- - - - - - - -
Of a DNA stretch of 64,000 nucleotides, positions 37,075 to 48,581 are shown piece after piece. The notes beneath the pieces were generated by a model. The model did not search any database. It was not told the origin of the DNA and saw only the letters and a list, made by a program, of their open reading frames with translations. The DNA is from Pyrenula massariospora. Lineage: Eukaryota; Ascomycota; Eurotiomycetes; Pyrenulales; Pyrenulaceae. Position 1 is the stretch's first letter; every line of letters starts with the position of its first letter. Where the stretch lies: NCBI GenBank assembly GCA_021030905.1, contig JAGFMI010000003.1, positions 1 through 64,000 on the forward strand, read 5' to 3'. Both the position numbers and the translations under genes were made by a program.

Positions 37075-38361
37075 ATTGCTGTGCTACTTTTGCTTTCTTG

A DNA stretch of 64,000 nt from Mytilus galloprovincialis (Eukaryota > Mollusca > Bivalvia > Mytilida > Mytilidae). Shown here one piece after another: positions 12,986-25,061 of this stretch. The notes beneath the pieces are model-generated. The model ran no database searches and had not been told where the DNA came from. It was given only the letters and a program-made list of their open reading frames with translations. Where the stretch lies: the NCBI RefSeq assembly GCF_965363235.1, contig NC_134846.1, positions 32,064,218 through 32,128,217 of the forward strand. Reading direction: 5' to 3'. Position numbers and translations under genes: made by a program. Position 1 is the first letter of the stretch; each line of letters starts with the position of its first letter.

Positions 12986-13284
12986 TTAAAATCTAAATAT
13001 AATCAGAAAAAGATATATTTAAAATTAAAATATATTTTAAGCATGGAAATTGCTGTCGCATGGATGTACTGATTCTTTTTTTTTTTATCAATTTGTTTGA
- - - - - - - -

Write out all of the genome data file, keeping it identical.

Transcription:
Of a DNA stretch of 64,000 nucleotides, positions 37,075 to 48,581 are shown piece after piece. The notes beneath the pieces were generated by a model. The model did not search any database. It was not told the origin of the DNA and saw only the letters and a list, made by a program, of their open reading frames with translations. The DNA is from Pyrenula massariospora. Lineage: Eukaryota; Ascomycota; Eurotiomycetes; Pyrenulales; Pyrenulaceae. Position 1 is the stretch's first letter; every line of letters starts with the position of its first letter. Where the stretch lies: NCBI GenBank assembly GCA_021030905.1, contig JAGFMI010000003.1, positions 1 through 64,000 on the forward strand, read 5' to 3'. Both the position numbers and the translations under genes were made by a program.

Positions 37075-38361
37075 ATTGCTGTGCTACTTTTGCTTTCTTG

A DNA stretch of 64,000 nt from Mytilus galloprovincialis (Eukaryota > Mollusca > Bivalvia > Mytilida > Mytilidae). Shown here one piece after another: positions 12,986-25,061 of this stretch. The notes beneath the pieces are model-generated. The model ran no database searches and had not been told where the DNA came from. It was given only the letters and a program-made list of their open reading frames with translations. Where the stretch lies: the NCBI RefSeq assembly GCF_965363235.1, contig NC_134846.1, positions 32,064,218 through 32,128,217 of the forward strand. Reading direction: 5' to 3'. Position numbers and translations under genes: made by a program. Position 1 is the first letter of the stretch; each line of letters starts with the position of its first letter.

Positions 12986-13284
12986 TTAAAATCTAAATAT
13001 AATCAGAAAAAGATATATTTAAAATTAAAATATATTTTAAGCATGGAAATTGCTGTCGCATGGATGTACTGATTCTTTTTTTTTTTATCAATTTGTTTGA